Thrifty Thursday: Simple Ideas for Creative Play

I invited my friend and fellow blogger, Jen Lee, to be a guest poster for this week’s Thrifty Thursday tip.  I chose Jen because I really admire her parenting style, and the way in which she teaches her girls (Amelia & Lucy) to love the world around them.  A couple of years ago, Jen & her husband moved their family from the suburbs of Denver to live the urban life in New York.

Jen is an amazing artist and is fostering her girls’ creativity with everyday life. 

Thanks so much Jen for putting this one together, great photos and all!!



Simple Ideas for Creative Play

Children are easier to entertain than marketers would like us to believe.  Still, it can be a challenge to think of creative ways to play with them, since there aren’t any commercials or glossy magazine spreads feeding us inspiration about How to Play with What You Have.  In my mothering, I’ve been learning how my own creative places can be satisfied through creative play with my children, and I’ve watched how easily they can become engaged and how long they can focus when they are making something or experiencing something with their senses.  Here are a few of our favorite ways to play.

1. Let them play with something that’s traditionally “for grown-ups only”. 
My youngest daughter and I played for an entire morning once with the balls of yarn from my knitting basket.  She piled them up into towers, laid on them like pillows.  We played catch.  I marveled at how long I’d kept them “off-limits”.  Real measuring cups and spoons and kitchen utensils are favorite bath toys, and also fun to play with in one side of the sink while I wash dishes in the other.  (Off-topic:  I knew I was getting some serious mommy moves when I routinely put my second baby in one half of my kitchen sink for a bath while washing dishes in the other half.)  Children love interacting with the things in our world, especially things they see us using as tools for our work or our hobbies.

2. Sensory play rocks.  Water and sand are magic ingredients for childhood play, but indoors we like to keep water play in the bathroom or the kitchen and I try to keep sand outside completely.  One good indoor option is fabric shapes you can cut with pinking shears so they don’t fray.  This can be a good use for your scrap bag, or old clothes or sheets.  Our fabric shapes get used as baby blankets or set decorations for little people and anything in between.   Babies love to just feel the different textures.  Dry beans are another good indoor alternative to the sensory pleasures of sand.  Bean bags were a fun part of my childhood, and one of the biggest hits at Christmas when I made my youngest a set.  Older kids who are past the choking stage love using dry beans in their dump trucks (which is what we did growing up), or in their own cooking play (a way my girls taught me).  Sometimes we take a mix of different beans and sort them by kind.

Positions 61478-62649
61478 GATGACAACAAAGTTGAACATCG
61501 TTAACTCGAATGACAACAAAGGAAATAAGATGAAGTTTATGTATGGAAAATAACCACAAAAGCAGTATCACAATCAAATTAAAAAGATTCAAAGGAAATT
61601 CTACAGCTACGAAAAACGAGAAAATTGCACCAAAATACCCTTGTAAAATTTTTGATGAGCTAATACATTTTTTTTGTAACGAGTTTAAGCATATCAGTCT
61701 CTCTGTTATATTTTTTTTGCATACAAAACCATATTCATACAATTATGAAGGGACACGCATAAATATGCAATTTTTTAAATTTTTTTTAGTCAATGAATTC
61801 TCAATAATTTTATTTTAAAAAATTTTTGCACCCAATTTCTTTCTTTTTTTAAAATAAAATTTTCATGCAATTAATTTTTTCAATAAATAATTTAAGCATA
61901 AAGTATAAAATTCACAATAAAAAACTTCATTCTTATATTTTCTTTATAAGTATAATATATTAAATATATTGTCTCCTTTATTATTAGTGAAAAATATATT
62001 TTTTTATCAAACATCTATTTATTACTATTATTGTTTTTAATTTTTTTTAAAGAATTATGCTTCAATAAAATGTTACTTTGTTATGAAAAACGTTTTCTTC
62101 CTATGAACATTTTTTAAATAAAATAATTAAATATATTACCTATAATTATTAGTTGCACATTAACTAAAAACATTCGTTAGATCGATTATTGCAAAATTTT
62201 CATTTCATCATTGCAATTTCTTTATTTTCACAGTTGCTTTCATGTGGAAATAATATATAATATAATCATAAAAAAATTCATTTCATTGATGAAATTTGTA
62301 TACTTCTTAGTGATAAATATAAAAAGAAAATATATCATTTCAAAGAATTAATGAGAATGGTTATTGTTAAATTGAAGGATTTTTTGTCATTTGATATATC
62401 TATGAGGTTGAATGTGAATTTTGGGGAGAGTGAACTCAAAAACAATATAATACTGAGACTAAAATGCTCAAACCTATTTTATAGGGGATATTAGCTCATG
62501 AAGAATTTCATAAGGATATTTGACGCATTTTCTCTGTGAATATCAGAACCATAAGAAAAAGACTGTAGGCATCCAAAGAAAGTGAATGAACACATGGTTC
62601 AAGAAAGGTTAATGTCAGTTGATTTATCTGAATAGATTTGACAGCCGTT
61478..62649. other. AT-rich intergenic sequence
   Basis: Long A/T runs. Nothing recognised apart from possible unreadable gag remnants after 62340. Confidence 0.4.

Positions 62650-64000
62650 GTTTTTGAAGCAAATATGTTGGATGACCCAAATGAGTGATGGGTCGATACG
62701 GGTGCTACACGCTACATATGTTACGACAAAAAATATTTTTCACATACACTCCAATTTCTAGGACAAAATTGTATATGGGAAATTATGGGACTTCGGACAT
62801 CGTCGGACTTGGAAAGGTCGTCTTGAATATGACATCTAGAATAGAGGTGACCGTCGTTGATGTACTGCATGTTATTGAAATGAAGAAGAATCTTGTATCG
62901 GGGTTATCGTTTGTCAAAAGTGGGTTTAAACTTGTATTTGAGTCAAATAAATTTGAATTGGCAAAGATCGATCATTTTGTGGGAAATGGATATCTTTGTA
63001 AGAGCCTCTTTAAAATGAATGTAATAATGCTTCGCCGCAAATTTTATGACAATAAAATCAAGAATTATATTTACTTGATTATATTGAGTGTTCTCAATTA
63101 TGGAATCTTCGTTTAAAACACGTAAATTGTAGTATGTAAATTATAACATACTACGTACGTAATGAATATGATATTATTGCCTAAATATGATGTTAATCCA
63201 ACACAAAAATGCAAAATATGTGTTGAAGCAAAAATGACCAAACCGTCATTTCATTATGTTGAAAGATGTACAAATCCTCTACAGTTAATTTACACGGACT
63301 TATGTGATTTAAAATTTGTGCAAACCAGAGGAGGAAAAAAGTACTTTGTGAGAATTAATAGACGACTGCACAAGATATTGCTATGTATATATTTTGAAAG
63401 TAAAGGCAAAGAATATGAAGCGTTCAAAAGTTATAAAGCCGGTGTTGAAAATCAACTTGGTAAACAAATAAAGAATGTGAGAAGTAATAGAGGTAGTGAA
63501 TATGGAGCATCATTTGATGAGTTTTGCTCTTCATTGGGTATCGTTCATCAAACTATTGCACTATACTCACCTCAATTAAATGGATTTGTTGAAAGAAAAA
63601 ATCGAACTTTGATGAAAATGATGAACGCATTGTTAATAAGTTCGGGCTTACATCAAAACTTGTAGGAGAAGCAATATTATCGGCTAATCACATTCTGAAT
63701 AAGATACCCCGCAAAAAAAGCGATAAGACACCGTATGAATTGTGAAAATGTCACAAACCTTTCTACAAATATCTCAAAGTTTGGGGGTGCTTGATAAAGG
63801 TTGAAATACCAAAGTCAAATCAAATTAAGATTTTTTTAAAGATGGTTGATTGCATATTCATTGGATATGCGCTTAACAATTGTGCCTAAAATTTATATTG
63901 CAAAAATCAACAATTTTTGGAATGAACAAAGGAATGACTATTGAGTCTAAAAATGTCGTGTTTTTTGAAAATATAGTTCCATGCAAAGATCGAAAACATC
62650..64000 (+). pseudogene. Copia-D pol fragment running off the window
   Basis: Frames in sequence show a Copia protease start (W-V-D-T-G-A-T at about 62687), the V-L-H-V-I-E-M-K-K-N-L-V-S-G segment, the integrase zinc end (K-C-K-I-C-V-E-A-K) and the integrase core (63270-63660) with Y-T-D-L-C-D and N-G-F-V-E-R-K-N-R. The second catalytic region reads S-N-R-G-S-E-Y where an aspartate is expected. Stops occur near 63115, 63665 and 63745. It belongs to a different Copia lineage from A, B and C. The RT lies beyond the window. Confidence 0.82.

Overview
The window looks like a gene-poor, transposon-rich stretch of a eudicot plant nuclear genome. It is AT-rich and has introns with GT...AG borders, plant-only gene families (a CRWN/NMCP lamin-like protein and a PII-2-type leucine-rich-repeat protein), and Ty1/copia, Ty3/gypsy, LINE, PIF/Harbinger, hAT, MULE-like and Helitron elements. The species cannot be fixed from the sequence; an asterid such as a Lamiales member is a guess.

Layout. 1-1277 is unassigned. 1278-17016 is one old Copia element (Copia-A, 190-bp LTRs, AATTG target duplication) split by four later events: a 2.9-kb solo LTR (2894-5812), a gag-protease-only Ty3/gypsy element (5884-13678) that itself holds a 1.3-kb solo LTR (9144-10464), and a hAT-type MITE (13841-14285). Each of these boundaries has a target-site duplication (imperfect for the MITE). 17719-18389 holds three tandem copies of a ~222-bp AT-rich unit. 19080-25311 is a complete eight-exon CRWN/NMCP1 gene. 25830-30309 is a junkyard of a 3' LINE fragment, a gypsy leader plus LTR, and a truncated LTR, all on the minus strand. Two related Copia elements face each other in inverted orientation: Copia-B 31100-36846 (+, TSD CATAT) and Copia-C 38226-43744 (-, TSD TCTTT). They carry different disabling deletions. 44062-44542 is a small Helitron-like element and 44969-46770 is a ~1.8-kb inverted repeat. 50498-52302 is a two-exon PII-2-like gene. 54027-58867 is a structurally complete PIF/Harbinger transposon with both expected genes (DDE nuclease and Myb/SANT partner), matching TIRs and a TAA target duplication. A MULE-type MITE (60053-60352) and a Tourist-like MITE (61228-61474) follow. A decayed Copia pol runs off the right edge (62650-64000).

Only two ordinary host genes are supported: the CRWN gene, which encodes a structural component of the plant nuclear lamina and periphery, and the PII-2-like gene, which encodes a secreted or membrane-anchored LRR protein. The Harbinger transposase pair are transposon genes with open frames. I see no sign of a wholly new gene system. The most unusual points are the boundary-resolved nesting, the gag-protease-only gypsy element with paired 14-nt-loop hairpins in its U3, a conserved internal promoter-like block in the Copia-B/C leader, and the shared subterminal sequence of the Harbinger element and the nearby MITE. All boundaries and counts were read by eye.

3. Create projects you can add to over time.  The Bear House is a good example of this in our family.  Amelia learned to sew with a project where two pieces of felt were cut out in the shape of a bear and dots were drawn around the edge of one side with a permanent marker.   She used a large, not-too-sharp needle and thread and sewed it together by coming up from behind near a dot and repeating.  She stuffed it when it was almost through, then sewed the last bit and decorated the bear with a permanent marker.  It has a face, a belly button, and “those dots on your chest that everybody has”. 

The whole way home after sewing the bear, she listed about 200 accessories she would make for her bear.  It needed a wardrobe, it needed a house with a toilet.  That was in January.  The bears (she made one for her sister, too) come out when we’re feeling restless.  When the weather’s bad.  When visitors are in town to help.  They have dresses and hats made of felt.  The only sewing that’s required is the level of sewing buttons.  We used a box to start their house, and made a bed out of felt and a toilet out of an old clear plastic container and a lid.

bear-house   bear-house-2

A friend helped my daughter build the most clever piece, an empty tea box with magnets on the front and the top with interchangeable surfaces.  It can be a dinner table or a sink or a stove and oven.  Recently we went to our hardware store to pick out patterned yards of contact paper for the floor and the walls.  The hardware store employees are now charting the progress of The Bear House with us.

When my girls see things for sale that they like, my first question is always, Could we make that ourselves?  If the answer is yes, then we’re always more satisfied and appreciative when we make our own fishing pole game or a true build-our-own-bear than when we consume something less inspired.  Instead of adding new toys, I’m constantly looking for ways we can enjoy the things we have even more.  It takes some effort to see your belongings and your time together in a new way.  Parenting can be a creative expression, and when it is, it invigorates our children and brings us deep pleasure, as well.

Jen Lee is a writer, poet and storyteller living in Brooklyn, NY.  She is the author of Solstice: Stories of Light in the Dark and blogs at

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